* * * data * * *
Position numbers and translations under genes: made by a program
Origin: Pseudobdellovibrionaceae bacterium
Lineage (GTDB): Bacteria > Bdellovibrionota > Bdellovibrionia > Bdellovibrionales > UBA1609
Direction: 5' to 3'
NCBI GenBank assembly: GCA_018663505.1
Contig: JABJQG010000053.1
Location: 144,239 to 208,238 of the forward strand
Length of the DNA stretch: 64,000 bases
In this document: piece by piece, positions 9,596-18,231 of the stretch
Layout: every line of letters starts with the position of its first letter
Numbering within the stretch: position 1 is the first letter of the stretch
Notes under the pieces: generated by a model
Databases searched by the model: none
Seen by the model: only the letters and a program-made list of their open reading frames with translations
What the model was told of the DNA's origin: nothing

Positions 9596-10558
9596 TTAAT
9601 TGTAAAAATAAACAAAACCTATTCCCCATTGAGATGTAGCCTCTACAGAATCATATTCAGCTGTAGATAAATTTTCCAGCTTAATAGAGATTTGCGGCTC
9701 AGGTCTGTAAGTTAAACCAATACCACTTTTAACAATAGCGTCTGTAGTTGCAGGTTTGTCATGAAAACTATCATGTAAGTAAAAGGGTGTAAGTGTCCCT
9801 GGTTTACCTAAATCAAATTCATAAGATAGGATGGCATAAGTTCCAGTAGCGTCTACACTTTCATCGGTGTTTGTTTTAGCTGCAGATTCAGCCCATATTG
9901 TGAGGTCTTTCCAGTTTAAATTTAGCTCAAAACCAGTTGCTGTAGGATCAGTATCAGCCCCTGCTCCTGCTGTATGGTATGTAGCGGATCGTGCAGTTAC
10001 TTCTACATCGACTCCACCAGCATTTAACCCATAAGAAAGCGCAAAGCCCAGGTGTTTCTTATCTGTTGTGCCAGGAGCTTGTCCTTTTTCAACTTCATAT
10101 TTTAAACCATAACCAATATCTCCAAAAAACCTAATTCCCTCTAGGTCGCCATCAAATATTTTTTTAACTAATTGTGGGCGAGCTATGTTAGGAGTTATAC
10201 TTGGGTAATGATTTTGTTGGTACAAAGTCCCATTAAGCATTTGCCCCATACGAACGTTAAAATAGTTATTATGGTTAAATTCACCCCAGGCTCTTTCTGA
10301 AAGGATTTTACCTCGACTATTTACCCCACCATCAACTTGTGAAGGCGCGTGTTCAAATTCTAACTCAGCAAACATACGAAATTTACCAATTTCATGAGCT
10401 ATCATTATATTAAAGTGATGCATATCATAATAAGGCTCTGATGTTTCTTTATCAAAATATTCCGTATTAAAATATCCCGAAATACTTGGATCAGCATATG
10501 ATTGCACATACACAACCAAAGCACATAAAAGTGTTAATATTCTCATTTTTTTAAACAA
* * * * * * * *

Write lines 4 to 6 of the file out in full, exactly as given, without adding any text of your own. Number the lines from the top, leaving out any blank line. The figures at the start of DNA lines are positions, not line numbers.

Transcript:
Direction: 5' to 3'
NCBI GenBank assembly: GCA_018663505.1
Contig: JABJQG010000053.1